18.104.22.168.1. Project-specific versus generic
Most projects developed under the AIJ Pilot Phase have used project-specific,
bottom-up baselines determined by project developers (Moura-Costa et al.,
2000; see also Table 5-4). The attractions of
this approach are that analysis focuses on specific areas and activities relating
to the project and that developers may have a better knowledge of local conditions.
Because land-use practices and change processes are often spatially and temporally
variable, a detailed project-specific study arguably is likely to yield a more
accurate prediction of emissions than a broader regional or sectoral assessment.
Giving project developers the task of developing baselines also introduces the
risk, however, that they may choose scenarios that maximize their perceived
benefits (Tipper and de Jong, 1998). Moreover, ensuring consistency between
assessments may be difficult if different teams develop many baselines. Allowing
ad hoc project baselines could lead to inconsistent approaches among
similar projects and increase the risk that project baselines would be set strategically
to maximize the potential to generate credits.
Generic methods that have been proposed but not yet tested include benchmarking
models similar to those being assessed for the industrial and energy sectors
(Center for Clean Air Policy, 1998; Hargrave et al., 1998; Baumert, 1999;
Ellis and Bosi, 1999; Friedman, 1999; Jepma, 1999; Michaelowa, 1999). For example,
certain practices could be considered "standard management practice," and baselines
might be set to reflect the level of carbon sequestration or emissions avoidance
that would occur if these practices were universally applied. Credit would then
be available only to the extent that a project improved on the results that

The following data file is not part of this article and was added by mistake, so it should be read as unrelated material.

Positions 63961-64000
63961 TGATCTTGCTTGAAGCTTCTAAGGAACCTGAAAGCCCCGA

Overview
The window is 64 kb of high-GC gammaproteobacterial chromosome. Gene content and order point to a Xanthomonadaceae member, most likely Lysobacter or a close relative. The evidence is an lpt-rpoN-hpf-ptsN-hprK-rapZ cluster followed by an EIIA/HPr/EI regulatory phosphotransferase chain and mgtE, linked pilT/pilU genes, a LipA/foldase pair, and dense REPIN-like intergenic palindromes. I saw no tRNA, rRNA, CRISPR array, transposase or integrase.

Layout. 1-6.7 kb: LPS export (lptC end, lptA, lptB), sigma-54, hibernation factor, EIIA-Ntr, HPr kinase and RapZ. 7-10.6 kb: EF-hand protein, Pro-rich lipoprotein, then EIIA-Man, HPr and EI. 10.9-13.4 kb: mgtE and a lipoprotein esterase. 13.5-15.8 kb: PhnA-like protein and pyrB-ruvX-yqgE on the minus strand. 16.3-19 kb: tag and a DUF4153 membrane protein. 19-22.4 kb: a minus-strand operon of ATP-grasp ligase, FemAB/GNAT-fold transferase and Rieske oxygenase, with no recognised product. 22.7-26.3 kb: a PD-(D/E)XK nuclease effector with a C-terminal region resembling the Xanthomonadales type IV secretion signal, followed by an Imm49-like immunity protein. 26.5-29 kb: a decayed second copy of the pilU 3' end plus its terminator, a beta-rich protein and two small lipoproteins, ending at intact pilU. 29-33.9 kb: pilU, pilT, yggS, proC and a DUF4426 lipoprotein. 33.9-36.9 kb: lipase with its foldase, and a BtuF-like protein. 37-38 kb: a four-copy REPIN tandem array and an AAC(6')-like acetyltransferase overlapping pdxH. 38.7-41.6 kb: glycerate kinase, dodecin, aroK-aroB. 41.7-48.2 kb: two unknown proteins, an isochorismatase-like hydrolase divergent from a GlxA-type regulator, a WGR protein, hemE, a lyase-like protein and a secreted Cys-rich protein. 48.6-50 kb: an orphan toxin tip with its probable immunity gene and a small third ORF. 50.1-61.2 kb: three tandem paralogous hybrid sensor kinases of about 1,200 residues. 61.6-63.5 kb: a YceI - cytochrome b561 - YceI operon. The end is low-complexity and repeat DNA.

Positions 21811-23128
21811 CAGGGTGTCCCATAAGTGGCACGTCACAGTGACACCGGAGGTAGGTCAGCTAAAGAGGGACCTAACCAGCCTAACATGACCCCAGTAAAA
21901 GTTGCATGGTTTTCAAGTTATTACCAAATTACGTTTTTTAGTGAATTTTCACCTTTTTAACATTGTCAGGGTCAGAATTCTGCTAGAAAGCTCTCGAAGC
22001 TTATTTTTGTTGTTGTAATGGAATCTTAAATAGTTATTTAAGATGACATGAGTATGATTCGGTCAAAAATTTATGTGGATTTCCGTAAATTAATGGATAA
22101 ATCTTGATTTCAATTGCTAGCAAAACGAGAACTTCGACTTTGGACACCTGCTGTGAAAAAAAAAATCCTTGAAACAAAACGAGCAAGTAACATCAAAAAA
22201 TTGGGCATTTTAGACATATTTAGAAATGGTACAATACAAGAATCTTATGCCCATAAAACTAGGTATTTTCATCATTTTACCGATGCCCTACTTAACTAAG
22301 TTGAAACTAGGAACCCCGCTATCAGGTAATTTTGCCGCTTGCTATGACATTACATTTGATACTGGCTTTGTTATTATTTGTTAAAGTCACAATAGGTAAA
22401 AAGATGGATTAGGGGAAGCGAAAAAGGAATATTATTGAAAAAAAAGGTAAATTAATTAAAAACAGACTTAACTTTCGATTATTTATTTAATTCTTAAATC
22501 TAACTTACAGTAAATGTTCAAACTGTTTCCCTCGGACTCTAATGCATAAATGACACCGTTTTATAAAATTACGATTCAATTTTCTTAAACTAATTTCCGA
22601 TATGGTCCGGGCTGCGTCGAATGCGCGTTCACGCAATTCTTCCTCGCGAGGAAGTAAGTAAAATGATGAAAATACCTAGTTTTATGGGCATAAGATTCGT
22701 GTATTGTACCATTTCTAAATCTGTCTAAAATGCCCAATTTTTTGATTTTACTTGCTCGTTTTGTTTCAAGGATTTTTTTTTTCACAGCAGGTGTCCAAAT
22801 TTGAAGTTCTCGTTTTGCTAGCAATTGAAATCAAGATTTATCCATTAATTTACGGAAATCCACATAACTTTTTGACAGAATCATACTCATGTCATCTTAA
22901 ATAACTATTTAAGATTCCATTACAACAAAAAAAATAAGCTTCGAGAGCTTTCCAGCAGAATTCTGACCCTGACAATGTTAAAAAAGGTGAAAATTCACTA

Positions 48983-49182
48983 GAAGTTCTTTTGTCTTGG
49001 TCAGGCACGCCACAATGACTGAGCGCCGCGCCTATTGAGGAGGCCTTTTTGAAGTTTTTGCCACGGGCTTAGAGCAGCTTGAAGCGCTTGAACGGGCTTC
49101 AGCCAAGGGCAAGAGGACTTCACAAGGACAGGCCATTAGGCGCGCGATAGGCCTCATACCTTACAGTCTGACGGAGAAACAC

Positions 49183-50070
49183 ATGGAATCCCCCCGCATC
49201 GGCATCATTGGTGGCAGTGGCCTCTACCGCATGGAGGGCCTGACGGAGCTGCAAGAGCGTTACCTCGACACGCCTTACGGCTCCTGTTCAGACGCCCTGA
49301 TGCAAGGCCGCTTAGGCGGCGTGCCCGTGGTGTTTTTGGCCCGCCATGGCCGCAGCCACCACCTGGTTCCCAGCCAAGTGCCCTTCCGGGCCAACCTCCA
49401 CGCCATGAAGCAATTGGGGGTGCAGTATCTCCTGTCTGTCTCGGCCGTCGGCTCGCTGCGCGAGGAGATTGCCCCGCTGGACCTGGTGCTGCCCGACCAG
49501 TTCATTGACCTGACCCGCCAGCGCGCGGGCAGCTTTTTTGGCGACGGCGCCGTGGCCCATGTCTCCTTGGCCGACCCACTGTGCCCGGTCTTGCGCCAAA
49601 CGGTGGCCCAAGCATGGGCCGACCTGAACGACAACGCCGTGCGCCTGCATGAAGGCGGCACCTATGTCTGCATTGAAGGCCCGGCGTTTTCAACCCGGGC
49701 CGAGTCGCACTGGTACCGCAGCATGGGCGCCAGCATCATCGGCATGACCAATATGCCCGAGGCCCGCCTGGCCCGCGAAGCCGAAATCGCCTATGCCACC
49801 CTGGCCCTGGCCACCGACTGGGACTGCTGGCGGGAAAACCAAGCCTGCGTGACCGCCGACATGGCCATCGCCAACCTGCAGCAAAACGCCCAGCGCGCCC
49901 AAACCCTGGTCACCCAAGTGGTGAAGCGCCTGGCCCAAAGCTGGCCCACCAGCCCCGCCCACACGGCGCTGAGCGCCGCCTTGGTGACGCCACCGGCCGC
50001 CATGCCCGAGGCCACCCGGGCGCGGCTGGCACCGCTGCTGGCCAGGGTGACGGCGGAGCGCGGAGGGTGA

would be obtained by simply applying these standard practices. Because the development
of credible baseline scenarios represents a significant capital cost, the use
of generic baselines for sectors, technologies, or regions could provide economies
of scale (Baumert, 1999). If such baselines were set by an organization independent
from project developers, they could also provide transparency and reduce the
potential for discrepancies between projects. The applicability of this approach
to the LULUCF sector is unclear; no project to date has used a benchmarking
approach. Generic baselines set by a coordinating body have been used in a few
cases (e.g., the Protected Areas Project in Costa Rica, SGS, 1998; the Profafor
project in Ecuador, FACE Foundation, 1998).
Another proposed approach involves minimum performance benchmarks (Brown, 1998).
Minimum baselines or benchmarks could help to avoid rewarding countries or investors
with poor practices or policies by paying for improvements over an exceedingly
low baseline (Brown, 1998). If countries hosting LULUCF projects have policies
that encourage carbon-emitting activities, such as subsidies for deforestation,
LULUCF projects may only be mitigating the impact of poor policies. For instance,
if project baselines are influenced by the threat that a particular area will
be deforested in the absence of the project, this situation could create an
incentive to "demonstrate" the threat of deforestation-by building roads through
isolated areas, for example.